History of UK Wiring Regulations

In 1881 the first public electricity supply in the world was turned on in Godalming in Surrey, where gas street lights were replaced by electrical street lamps based on a system supplied by the German company Siemens. No sooner had the system been activated than the technical press reported issues associated with wiring. The lighting in side streets was dim and of poor quality due to the inadequacy of the cabling. There were also reports of children (and drunks) harming themselves on the exposed wires.

In the next year, the first edition of the British Wiring regulations was published. It was published by the Society of Telegraph Engineers and of Electricians and contained just four pages under the title Rules and Regulations for the Prevention of Fire Risks Arising from Electric Lighting.

The purpose of the Regulations were to ensure that workmanship was of the highest order and that the materials used are of suitable quality to do the work required and that the installations were safe.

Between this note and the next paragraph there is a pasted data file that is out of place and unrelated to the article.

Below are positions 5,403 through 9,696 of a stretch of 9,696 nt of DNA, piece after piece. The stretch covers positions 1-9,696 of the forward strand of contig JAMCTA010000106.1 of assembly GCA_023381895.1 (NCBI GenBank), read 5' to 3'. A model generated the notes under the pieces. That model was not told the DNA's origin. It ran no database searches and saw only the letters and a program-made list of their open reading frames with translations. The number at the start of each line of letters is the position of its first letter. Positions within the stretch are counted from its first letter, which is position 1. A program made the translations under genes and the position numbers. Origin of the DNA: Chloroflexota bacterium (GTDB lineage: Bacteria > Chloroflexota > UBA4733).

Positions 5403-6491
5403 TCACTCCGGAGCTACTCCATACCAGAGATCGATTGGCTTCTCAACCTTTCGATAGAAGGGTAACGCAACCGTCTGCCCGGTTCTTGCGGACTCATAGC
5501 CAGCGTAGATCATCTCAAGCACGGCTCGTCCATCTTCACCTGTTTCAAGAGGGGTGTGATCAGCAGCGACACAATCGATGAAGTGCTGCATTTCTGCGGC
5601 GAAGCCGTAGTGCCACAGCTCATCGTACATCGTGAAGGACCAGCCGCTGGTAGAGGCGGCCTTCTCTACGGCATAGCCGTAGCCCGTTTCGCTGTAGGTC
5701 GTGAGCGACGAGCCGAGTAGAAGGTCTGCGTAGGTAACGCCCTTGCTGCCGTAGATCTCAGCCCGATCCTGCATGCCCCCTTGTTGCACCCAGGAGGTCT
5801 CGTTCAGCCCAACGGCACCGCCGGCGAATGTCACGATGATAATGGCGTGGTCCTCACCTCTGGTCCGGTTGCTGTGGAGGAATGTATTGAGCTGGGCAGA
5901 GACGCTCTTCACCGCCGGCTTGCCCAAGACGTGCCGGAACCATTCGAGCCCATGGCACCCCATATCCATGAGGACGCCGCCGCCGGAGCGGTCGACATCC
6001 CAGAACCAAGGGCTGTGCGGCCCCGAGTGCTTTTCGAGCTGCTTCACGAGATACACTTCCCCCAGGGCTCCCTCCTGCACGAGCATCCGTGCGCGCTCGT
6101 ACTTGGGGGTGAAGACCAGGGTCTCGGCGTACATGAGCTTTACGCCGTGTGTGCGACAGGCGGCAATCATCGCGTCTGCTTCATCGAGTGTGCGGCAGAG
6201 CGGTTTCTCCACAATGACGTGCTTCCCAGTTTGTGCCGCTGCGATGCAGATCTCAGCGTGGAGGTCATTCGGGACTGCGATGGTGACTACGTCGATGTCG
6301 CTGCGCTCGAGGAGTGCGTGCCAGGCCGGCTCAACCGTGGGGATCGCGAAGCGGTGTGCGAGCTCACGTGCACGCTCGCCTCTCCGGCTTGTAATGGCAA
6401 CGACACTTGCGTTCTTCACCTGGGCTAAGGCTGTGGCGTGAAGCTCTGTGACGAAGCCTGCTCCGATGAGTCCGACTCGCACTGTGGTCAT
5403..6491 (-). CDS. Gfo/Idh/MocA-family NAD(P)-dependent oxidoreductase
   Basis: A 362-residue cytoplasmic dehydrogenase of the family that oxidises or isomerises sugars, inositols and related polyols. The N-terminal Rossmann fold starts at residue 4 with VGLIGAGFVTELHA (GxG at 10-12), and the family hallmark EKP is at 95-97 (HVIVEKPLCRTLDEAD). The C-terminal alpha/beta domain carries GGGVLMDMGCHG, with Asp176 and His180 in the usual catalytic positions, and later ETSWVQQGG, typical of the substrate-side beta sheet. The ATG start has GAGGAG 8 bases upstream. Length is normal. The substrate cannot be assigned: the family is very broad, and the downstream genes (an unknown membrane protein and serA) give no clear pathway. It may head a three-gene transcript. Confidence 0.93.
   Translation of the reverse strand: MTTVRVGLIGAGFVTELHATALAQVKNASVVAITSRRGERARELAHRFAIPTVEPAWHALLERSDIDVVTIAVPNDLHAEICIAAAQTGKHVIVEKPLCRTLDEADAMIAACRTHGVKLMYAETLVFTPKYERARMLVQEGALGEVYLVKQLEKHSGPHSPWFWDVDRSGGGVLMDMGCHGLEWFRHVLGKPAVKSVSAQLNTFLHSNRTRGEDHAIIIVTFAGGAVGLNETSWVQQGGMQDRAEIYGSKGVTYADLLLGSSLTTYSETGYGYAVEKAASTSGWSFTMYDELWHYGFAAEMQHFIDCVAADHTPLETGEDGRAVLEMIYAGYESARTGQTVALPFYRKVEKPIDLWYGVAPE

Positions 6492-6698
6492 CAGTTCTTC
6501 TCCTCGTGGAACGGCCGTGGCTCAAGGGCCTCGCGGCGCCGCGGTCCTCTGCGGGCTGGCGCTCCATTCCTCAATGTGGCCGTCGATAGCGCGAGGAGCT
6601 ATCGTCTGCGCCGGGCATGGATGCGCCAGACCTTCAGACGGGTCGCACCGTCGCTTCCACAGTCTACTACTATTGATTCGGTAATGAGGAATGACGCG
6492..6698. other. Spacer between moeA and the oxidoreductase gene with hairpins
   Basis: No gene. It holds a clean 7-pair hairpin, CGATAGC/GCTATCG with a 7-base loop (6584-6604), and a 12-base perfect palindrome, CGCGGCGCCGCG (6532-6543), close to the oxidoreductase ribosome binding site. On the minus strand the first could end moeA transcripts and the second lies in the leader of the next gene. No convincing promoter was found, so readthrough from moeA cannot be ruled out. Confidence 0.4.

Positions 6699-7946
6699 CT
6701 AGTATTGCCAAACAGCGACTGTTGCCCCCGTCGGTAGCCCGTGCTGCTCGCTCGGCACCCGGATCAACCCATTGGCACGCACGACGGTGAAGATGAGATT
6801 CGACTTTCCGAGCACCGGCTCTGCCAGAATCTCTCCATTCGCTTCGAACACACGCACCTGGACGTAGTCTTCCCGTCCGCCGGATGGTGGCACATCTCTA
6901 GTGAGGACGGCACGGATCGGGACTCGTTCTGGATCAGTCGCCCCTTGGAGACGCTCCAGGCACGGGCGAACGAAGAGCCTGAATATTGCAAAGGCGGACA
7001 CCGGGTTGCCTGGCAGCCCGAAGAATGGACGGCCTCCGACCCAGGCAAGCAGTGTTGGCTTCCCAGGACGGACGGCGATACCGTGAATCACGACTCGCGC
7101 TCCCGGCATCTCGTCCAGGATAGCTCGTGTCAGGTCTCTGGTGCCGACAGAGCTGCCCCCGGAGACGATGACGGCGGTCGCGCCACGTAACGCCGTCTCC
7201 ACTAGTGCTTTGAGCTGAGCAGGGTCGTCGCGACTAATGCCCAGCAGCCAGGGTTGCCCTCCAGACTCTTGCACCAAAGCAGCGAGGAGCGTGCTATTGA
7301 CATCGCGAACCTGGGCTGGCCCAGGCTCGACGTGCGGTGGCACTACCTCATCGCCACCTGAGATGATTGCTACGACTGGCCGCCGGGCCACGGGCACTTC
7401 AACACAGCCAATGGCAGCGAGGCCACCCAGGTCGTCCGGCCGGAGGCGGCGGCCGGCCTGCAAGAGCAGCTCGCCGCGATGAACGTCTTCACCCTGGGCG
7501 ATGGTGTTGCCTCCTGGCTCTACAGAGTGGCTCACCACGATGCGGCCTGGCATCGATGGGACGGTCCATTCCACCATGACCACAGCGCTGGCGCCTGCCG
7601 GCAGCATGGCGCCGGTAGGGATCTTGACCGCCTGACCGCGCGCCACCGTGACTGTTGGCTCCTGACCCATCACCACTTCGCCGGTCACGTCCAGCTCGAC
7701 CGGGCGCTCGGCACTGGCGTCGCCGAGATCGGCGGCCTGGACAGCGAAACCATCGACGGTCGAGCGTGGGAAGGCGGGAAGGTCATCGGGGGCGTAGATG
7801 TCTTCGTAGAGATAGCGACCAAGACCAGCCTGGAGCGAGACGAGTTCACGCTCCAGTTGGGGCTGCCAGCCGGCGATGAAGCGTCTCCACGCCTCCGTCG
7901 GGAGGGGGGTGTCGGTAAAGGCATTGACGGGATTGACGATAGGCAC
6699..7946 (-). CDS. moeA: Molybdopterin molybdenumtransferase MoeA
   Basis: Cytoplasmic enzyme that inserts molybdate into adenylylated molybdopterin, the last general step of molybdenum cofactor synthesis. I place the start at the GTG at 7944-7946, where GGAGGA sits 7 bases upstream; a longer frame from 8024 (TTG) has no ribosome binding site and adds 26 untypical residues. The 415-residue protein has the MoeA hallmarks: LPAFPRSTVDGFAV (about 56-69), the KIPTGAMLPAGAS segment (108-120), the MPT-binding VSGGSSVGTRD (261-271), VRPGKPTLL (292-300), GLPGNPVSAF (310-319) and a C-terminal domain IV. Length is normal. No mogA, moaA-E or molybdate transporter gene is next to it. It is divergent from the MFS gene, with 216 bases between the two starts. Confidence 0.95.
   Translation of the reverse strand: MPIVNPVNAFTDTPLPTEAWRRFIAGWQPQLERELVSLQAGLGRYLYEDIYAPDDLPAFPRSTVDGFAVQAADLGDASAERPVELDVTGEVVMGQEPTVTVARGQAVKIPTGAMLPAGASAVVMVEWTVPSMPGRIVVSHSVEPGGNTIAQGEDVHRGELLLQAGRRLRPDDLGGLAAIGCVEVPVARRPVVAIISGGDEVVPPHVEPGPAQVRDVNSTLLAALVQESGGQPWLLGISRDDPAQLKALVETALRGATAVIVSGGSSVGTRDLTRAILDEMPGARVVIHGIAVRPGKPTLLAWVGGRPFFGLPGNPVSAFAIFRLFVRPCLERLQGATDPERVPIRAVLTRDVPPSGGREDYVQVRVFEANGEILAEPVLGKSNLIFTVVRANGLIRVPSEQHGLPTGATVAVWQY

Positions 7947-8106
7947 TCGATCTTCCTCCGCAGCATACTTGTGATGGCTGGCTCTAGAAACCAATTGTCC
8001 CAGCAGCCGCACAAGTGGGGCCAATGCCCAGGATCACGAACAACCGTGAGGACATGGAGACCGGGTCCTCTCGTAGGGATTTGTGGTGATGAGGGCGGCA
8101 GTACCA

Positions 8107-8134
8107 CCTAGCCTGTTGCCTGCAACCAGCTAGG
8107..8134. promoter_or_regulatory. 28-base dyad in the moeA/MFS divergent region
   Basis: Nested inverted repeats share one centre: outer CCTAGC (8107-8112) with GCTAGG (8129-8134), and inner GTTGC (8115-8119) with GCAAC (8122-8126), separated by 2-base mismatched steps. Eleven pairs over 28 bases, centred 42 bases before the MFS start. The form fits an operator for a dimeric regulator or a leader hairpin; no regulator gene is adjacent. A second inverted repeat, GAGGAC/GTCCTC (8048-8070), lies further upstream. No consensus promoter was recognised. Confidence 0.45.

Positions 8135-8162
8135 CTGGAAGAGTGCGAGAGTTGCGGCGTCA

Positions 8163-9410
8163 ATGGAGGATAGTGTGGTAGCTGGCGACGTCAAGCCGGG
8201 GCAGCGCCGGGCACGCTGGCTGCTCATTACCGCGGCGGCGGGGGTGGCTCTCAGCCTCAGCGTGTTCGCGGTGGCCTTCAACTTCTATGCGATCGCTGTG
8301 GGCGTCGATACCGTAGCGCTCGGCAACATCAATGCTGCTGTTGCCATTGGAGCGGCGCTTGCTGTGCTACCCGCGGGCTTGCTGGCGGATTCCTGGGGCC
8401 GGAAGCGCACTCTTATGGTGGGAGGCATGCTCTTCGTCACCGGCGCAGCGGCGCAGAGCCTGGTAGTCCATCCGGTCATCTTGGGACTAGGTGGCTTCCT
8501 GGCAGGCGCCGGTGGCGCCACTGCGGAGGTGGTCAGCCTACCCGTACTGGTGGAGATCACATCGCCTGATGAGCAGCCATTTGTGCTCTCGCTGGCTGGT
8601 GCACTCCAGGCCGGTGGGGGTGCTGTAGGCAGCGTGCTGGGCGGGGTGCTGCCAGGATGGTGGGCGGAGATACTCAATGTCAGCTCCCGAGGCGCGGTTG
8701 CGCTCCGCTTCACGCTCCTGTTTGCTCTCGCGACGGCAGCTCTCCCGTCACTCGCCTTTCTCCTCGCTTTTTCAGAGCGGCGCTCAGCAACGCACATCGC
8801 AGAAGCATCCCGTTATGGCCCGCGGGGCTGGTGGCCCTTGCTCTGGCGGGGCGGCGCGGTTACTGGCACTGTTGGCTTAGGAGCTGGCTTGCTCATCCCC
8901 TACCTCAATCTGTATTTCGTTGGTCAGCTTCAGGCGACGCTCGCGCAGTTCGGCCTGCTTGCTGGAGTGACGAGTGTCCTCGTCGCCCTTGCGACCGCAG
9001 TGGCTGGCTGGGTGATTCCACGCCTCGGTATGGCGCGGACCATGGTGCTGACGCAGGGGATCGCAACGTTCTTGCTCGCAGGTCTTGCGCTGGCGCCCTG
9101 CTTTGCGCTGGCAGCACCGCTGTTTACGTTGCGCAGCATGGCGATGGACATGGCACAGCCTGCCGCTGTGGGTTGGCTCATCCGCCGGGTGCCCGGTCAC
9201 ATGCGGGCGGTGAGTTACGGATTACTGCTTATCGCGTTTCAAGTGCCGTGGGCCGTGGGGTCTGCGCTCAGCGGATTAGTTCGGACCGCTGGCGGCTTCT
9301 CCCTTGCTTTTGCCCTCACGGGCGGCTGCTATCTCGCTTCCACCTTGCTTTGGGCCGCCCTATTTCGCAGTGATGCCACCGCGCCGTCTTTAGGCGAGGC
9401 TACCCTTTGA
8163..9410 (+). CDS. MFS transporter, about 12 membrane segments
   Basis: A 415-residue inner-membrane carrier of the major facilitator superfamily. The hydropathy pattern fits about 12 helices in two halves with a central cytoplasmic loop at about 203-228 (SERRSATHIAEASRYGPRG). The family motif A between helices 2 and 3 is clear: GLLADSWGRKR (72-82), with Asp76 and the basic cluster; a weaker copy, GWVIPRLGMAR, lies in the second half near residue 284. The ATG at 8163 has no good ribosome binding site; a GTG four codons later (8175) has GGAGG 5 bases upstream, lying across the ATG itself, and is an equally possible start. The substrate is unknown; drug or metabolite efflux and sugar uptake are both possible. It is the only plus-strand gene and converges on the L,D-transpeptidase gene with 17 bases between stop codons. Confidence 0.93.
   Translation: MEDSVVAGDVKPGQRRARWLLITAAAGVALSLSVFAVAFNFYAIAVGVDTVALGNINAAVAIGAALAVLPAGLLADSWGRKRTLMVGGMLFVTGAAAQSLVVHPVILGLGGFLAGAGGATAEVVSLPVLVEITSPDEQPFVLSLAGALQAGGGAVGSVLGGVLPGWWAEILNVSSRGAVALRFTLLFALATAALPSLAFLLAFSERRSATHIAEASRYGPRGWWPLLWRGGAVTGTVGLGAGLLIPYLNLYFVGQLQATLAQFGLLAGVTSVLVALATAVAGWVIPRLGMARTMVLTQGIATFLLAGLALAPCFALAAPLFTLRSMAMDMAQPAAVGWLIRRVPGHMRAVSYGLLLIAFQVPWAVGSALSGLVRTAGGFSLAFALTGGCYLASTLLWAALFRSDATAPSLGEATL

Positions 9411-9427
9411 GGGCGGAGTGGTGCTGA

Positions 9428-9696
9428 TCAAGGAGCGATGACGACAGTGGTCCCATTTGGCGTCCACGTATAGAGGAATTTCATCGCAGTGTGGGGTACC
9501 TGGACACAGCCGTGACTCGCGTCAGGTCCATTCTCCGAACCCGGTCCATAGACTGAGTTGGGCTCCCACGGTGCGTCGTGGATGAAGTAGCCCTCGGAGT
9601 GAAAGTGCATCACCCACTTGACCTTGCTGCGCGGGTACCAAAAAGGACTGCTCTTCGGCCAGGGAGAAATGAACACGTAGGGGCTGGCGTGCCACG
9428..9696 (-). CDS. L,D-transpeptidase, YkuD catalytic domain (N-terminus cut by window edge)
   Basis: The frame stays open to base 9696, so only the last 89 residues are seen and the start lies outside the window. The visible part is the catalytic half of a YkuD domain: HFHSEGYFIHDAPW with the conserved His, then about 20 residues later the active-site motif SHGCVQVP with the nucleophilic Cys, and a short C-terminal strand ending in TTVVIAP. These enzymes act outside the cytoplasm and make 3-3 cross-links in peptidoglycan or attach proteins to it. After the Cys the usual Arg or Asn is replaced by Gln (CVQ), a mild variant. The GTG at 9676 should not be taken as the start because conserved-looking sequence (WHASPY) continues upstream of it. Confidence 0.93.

The wiring regulations remained the responsibility of what became the Institute of Electrical Engineers (and later became IET) and in 1981 became aligned to IEC (International Electrotechnical Commission) standards.

Eleven years later, the regulations became a British Standards document and the harmonisation of wiring regulations became formalised. Further international harmonisation of standards aligns wiring regulations to CENELEC (European Committee for Electrotechnical Standardization).

The most recent edition of the wiring regulations is the 17th Edition which was published in June 2008 as BS7671:2008. In July 2011, Amendment 1 to the regulations was published under a green cover and came into force in January 2012. In 2013 a Corrigendum and Amendment 2 covering electric vehicles were published.

A major amendment, Amendment 3 was published in January 2015. This current edition is known officially as Requirements for Electrical Installations, IET Wiring Regulations, BS 7671:2008+A3:2015 (Electrical Regulations), informally known as the ‘Yellow Book’


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